Some of these benefits are obvious: A 2013 Massachusetts General Hospital study found a daily mindfulness practice dramatically reduces anxiety, while a Harvard study found that it increases focus. Others are less obvious: In 2015, a Central Michigan University study found that mindfulness combats subconscious racial biases. Other benefits may manifest themselves professionally: Another Harvard study found that leaders who practice mindfulness are “less stressed, which reduces employee stress, creates a better workplace, and improves the bottom line.”
All that, simply from being more present in the moment. But it still begs the question: In our increasingly reactive world, how do you practice mindfulness and become more present?
It’s not as complicated as you might think—with the right tools and resources. After a mindfulness practice spanning over a decade (and helping dozens of people get started themselves), here’s my go-to recommendations to create a mindfulness practice in your life.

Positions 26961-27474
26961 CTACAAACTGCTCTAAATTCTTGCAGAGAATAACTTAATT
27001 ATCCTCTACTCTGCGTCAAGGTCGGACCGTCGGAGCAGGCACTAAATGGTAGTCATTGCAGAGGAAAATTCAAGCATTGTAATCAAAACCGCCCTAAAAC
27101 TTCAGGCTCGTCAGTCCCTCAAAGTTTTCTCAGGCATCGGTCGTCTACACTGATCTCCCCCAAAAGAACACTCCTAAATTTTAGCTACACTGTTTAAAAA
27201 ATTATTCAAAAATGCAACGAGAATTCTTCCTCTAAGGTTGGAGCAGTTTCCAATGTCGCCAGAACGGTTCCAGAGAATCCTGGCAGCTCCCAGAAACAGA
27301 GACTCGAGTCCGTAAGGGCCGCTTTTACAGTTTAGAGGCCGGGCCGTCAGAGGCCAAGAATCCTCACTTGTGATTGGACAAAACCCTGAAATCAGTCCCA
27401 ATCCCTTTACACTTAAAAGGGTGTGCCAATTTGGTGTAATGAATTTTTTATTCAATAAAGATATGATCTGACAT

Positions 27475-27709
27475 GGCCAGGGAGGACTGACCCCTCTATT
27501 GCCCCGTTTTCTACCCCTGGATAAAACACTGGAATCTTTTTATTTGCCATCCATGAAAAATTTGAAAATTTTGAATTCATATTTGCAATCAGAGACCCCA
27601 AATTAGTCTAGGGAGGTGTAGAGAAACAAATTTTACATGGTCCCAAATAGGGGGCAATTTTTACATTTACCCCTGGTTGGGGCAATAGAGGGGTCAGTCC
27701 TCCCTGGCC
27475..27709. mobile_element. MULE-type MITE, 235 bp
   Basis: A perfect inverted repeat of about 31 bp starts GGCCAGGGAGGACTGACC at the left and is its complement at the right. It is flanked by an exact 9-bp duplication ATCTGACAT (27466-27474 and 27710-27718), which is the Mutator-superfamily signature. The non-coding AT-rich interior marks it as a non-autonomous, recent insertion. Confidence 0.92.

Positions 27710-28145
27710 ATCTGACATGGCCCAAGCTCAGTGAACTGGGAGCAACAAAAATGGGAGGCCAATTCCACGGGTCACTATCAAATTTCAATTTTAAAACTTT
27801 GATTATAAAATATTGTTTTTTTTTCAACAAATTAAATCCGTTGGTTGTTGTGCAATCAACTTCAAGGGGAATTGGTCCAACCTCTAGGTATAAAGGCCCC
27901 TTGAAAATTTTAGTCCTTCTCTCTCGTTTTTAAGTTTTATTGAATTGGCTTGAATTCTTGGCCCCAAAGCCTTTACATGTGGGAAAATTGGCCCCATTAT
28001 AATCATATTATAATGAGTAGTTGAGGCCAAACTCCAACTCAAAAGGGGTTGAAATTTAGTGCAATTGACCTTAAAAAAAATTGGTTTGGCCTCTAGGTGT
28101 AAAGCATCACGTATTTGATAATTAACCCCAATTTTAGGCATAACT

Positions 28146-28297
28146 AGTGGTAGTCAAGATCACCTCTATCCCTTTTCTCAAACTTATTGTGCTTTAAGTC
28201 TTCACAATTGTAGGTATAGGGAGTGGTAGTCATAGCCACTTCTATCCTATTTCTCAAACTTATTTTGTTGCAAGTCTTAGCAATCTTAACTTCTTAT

Getting Started: The Best First Step for Mindfulness Novices
Earlier this year, a few team members and myself went through Tara Brach and Jack Kornfield’s 40-day program, “Mindfulness Daily at Work.”
It’s a completely free audio program available on the Insight Timer app (more info on that below) that’ll walk you through the basics of developing a mindfulness practice — one that works for you. This complete program will provide a comprehensive mindfulness experience.
After completing countless similar programs in the past, I can confidently say this is one of the best. If you’re brand new to mindfulness and looking for a step-by-step guide to getting started, this is the place to go.